On a personal level, you may be wondering where the year has gone and why Christmas seems to start earlier and earlier (with both Selfridges and Tesco beginning their Christmas promotions in August). To refresh your memory, here is a quick guide to the key events of 2018 so far.
Brexit continues to dominate news headlines and will probably do so for some time to come. We’re reluctant to comment on the current state of Brexit since negotiations seem to be in a continual state of flux, not to say acrimony. At the present moment, the Irish border question remains unresolved and there are calls both for a second referendum on Brexit and a referendum on any deal agreed between MPs and the EU, so effectively we think all anyone can say is “watch this space”. Similar comments apply to the UK property market where tax and legal changes have made life much more challenging for buy-to-let landlords. It remains to be seen whether or not these changes will help tenants and those looking to buy for the first time - or whether they’ll simply result in a shortage of rental properties and fewer landlords.
While the official position is that Europe has a solid front in the Brexit negotiations, many of its key players are facing domestic challenges. The German elections left it in political limbo for months and even now it’s an open question how long the grand coalition can survive, let alone how effective it will be. France has seen extended strikes by rail and air workers. There are signs that the government may have managed to get the upper hand with the national rail company, but that does not mean it will have a clear path for further reform, in fact, this may just be the start of its battles. Italy’s elections also brought a coalition and have raised further questions about its relationship with the EU and some of the countries on Europe’s eastern border are in open rebellion with Brussels.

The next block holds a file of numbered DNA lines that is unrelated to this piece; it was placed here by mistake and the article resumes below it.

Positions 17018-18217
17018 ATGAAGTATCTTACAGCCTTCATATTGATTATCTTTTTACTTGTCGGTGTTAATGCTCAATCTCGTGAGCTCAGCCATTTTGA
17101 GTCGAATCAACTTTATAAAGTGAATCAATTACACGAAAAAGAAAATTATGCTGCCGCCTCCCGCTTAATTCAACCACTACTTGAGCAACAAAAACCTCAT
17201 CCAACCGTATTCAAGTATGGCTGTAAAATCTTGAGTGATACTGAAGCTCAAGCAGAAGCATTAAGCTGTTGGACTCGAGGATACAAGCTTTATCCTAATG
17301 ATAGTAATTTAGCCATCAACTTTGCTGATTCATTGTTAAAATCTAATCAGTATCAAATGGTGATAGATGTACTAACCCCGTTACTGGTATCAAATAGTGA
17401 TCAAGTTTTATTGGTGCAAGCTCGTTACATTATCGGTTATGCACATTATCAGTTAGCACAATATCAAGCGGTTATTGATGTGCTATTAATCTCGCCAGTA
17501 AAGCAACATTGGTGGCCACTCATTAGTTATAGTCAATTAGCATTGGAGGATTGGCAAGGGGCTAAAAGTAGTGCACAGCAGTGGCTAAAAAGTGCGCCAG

In the U.S. President Trump continues to make headlines and divide opinions. While his meeting with North Korean leader Kim Jong-un may have been more about publicity than action, his run-ins with China and the U.S. tech giants have to potential to influence the U.S. economy in a big way. It remains to be seen whether the overall result in the U.S. will be positive or negative (or non-existent) but whatever happens, it could be a win for Canada and Latin America, both of which would probably be quite happy to step in and fill in any gaps left in the Chinese market by a lack of U.S. imports as well as any gaps left in the U.S. market by Chinese exports. These (and other countries) would also probably be quite happy to offer a new home to the tech giants should they choose to move. Attracting tech companies would require giving them access to skilled labour as well as practical resources, but a combination of work permits for staff willing to relocate from the U.S. or indeed other parts of the world, plus a decent pool of local workers could do the trick.
China’s diplomatic spat with the U.S. could be good news for India, particularly its IT sector. The U.S. has long had concerns about cyber attacks and the Pentagon recently drew up a “do not buy” which aimed to put a stop to software vendors using code which was created by developers based in China or Russia. India, however, remains acceptable.